SBA 7(a) Loan Program
by Ryan Kernan
Find out about the most common loans made by the SBA, 7(a) loans, including who's eligible, how you go about getting one, and how you can use them.
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The Small Business Administration's (SBA) basic 7(a) loans are the simplest and most common business loans the SBA offers. This article will introduce you to the basics of the SBA 7(a) loan program, including how the loans are made, who is eligible, what the loans may be used for, and some characteristics of the loans themselves.
The Small Business Administration does not make loans, nor does it direct lenders to make loans to specific borrowers. Rather, the SBA guarantees a portion of a qualified loan made by a lender, which is structured according to SBA guidelines. Since the SBA does not make loans directly, borrowers must approach a commercial lender to receive a loan. If a particular loan application from a business owner is weak, and the lender chooses not to make the loan internally, it may request a guarantee from the SBA in order to make the loan. The whole loan will not be guaranteed; the exact percentage guaranteed by the SBA depends on the loan amount. The guarantee means that the lender will be repaid in the event that a borrower defaults on the loan, up to the amount of the guarantee. Most American banks participate in the 7(a) loan program as lenders, though none are required to. Additionally, some non-bank lenders also participate in the program.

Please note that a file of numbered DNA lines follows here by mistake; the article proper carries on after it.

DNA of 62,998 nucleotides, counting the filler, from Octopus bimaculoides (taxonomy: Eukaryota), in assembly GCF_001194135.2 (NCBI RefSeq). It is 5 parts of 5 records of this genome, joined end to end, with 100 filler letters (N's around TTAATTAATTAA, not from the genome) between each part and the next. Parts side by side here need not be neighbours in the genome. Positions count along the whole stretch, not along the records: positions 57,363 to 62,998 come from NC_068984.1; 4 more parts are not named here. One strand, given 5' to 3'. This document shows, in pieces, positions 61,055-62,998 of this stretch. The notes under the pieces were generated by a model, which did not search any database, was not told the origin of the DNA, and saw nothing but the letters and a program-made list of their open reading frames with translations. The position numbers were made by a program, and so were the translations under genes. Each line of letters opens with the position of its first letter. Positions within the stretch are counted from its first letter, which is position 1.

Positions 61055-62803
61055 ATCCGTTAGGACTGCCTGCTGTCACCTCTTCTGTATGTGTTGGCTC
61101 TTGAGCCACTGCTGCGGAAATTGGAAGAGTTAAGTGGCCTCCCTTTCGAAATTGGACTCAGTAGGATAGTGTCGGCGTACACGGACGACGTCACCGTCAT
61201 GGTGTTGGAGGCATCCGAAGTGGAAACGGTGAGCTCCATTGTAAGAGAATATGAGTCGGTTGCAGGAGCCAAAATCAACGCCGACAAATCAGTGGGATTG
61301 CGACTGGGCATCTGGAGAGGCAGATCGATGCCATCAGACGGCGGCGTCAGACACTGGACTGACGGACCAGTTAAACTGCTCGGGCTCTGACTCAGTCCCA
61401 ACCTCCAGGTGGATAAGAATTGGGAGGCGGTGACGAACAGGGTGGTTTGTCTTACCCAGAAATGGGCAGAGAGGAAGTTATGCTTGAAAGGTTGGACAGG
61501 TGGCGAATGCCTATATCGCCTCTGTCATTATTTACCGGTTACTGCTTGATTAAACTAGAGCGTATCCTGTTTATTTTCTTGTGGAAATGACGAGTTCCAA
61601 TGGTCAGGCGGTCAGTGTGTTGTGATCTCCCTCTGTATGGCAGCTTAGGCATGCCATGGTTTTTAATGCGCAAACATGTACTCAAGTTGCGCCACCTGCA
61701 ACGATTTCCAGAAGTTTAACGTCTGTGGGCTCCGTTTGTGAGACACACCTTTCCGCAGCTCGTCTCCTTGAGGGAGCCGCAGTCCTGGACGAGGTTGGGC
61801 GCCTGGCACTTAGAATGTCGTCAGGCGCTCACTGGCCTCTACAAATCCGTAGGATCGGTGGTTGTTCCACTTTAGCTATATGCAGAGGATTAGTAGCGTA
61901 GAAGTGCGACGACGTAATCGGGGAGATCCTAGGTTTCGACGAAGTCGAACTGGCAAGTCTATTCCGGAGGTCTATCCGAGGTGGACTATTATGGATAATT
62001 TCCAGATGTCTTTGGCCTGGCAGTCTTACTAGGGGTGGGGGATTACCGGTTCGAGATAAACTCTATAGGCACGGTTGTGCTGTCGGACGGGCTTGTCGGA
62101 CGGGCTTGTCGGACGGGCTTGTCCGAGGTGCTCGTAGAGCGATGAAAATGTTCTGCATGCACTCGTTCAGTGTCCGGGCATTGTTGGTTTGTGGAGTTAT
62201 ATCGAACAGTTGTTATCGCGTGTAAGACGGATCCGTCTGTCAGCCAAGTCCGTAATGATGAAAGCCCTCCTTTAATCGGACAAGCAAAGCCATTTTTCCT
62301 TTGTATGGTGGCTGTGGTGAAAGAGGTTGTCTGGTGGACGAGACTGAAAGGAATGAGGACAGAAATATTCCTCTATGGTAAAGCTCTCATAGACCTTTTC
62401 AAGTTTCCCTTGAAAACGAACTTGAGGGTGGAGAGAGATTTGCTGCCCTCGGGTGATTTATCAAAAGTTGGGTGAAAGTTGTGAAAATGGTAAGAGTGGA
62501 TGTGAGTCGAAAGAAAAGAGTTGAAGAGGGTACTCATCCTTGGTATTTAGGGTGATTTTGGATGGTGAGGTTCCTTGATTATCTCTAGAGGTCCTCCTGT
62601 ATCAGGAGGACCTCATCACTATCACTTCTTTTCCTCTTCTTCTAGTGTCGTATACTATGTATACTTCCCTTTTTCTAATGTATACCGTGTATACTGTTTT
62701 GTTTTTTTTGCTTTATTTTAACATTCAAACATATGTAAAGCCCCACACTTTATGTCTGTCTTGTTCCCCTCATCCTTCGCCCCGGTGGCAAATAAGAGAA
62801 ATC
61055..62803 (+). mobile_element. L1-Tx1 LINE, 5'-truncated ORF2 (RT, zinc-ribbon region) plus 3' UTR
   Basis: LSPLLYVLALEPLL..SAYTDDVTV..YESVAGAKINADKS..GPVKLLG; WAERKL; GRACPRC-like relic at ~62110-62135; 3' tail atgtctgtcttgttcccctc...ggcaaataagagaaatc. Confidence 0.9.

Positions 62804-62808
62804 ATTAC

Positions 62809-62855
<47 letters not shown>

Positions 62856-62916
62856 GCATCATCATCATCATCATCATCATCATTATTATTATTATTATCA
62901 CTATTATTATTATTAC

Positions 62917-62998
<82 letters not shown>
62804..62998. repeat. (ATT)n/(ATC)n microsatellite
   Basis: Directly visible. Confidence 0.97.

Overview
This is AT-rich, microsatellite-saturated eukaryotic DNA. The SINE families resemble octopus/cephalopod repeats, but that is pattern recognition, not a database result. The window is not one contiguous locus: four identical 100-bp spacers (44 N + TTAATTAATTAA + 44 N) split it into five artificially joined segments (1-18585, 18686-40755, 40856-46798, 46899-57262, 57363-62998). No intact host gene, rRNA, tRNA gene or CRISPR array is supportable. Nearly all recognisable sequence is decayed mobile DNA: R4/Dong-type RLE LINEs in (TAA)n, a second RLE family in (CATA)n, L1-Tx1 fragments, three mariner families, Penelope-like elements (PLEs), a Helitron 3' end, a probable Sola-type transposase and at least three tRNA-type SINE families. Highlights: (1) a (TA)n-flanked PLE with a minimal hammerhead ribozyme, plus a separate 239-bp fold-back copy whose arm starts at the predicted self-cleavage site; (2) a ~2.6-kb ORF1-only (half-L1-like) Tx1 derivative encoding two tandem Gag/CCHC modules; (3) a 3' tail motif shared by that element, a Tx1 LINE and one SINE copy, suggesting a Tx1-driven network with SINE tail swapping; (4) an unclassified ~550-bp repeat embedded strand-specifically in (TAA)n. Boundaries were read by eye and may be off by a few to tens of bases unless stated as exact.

In order to receive a 7(a) loan, a borrower must meet the eligibility requirements set by the SBA. Nearly all business are eligible for these loans. In order to receive a 7(a) loan, a business must be a for-profit enterprise, and intend to do business in the United States. Size requirements must also be met. Size standards vary depending on industry, are calculated based on the average number of employees in the past twelve months, or by the average sales volume over the last three years. The SBA will not approve a loan if the business has adequate sources of alternative financing, or if the business owners have not already committed personal resources to the business enterprise. In addition to the standard eligibility requirements, the SBA seeks borrowers with a demonstrated ability to repay the loan, good character, a record of sound business practices, and owners with significant equity in their businesses, among other factors. Among the types of businesses that are not eligible for 7a loans are those engaged in pyramid sale distribution plans, lending institutions, speculative businesses, businesses that teach religion, businesses that engage in illegal acitviities, and those that have previously defaulted on a goverment loan.
Loans made through the 7(a) program may be used to start a new business or to acquire, expand, or continue the operation of a current business. Examples of acceptable uses of 7(a) funds are the purchase of new land or equipment, including the cost of construction or refurbishing of existing capital, refinancing existing debt to more favorable terms, or for short and long term working capital needs. Proceeds from the loans may not be used to effect a change of control in the business, engage in speculative behavior, pay delinquent taxes, or to refinance debt such that the lender or the SBA would incur a loss. More generally, loans may not be used for unsound business practices.
The maximum loan amount under the 7(a) program is $5 million. On all loans over $150,000, the SBA's exposure is limited to 75% of the loan amount. On loans under $150,000 the exposure may reach 85%. For information on guarantee fees, interest rates and other details, see the 7a loan program infromation posted on the SBA website.
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